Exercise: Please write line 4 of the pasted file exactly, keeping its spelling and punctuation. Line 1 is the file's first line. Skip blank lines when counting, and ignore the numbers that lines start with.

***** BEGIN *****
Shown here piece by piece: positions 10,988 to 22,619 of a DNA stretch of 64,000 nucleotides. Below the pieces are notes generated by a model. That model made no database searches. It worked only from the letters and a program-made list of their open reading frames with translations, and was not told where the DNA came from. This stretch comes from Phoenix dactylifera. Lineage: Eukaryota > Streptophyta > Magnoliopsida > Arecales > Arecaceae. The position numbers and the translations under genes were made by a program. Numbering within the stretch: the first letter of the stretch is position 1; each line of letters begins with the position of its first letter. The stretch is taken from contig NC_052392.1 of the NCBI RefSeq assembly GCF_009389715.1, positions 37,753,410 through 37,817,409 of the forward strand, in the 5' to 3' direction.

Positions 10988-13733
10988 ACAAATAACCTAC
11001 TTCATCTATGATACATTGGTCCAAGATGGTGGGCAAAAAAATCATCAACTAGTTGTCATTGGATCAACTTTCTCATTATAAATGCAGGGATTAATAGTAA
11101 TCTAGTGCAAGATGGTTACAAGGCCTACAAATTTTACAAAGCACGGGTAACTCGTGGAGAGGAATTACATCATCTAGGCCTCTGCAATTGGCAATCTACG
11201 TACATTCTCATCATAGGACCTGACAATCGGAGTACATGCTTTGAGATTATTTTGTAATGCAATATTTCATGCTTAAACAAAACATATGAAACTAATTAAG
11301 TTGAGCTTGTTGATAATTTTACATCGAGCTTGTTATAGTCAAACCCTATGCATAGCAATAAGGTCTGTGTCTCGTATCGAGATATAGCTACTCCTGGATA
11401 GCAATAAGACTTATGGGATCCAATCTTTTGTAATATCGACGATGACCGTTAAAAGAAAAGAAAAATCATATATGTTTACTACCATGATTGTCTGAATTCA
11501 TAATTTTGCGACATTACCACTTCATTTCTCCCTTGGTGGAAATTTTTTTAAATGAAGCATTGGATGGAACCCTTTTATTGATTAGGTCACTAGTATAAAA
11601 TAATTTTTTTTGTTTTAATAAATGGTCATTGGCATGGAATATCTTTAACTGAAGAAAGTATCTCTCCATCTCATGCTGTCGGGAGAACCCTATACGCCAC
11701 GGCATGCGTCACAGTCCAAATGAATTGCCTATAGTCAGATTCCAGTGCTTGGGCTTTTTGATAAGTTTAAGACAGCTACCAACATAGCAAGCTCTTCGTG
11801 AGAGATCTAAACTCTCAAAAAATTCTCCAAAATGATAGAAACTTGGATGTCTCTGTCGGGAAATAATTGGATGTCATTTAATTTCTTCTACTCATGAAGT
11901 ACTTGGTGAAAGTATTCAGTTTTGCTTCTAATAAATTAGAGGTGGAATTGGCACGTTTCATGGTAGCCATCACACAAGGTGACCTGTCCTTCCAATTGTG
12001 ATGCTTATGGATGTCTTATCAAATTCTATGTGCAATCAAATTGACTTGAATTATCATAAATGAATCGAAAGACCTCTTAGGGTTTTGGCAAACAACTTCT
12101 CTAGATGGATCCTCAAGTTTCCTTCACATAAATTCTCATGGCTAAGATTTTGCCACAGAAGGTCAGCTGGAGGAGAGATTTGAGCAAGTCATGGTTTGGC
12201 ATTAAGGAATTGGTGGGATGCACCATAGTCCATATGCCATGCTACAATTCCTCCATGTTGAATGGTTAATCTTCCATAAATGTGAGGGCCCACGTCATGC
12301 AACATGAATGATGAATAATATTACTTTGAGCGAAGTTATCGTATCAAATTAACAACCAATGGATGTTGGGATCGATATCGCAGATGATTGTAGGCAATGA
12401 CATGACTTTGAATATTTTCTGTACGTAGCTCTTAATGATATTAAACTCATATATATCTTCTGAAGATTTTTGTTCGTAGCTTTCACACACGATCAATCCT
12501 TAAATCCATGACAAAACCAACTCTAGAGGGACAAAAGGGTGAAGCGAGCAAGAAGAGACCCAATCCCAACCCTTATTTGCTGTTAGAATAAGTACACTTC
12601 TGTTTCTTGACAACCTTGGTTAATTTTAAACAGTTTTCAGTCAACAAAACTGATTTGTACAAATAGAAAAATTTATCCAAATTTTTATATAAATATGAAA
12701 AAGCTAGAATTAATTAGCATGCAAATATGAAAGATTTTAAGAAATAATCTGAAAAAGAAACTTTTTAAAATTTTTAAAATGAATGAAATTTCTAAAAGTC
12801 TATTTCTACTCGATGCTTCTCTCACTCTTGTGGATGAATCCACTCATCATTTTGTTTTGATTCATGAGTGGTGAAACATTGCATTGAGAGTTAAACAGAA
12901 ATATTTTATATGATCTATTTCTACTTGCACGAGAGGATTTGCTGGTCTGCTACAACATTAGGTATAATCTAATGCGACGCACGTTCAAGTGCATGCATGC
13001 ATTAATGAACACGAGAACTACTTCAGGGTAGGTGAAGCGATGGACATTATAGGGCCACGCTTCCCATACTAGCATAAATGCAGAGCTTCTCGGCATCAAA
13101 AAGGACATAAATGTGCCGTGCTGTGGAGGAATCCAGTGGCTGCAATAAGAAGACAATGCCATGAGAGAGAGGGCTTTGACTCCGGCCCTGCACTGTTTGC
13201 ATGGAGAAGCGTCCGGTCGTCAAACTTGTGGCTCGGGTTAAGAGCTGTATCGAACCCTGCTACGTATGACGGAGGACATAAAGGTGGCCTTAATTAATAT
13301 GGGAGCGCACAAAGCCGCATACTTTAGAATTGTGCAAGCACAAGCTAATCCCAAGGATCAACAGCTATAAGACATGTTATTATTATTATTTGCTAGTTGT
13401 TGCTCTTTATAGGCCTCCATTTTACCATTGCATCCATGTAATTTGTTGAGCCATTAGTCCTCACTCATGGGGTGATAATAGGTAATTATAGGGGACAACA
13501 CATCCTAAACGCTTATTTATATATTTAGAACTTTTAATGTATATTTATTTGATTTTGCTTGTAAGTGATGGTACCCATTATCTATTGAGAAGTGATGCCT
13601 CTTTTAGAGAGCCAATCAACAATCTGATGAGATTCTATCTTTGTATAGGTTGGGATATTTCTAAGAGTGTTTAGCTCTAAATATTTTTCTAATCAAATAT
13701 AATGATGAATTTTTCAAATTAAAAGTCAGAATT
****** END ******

11001 TTCATCTATGATACATTGGTCCAAGATGGTGGGCAAAAAAATCATCAACTAGTTGTCATTGGATCAACTTTCTCATTATAAATGCAGGGATTAATAGTAA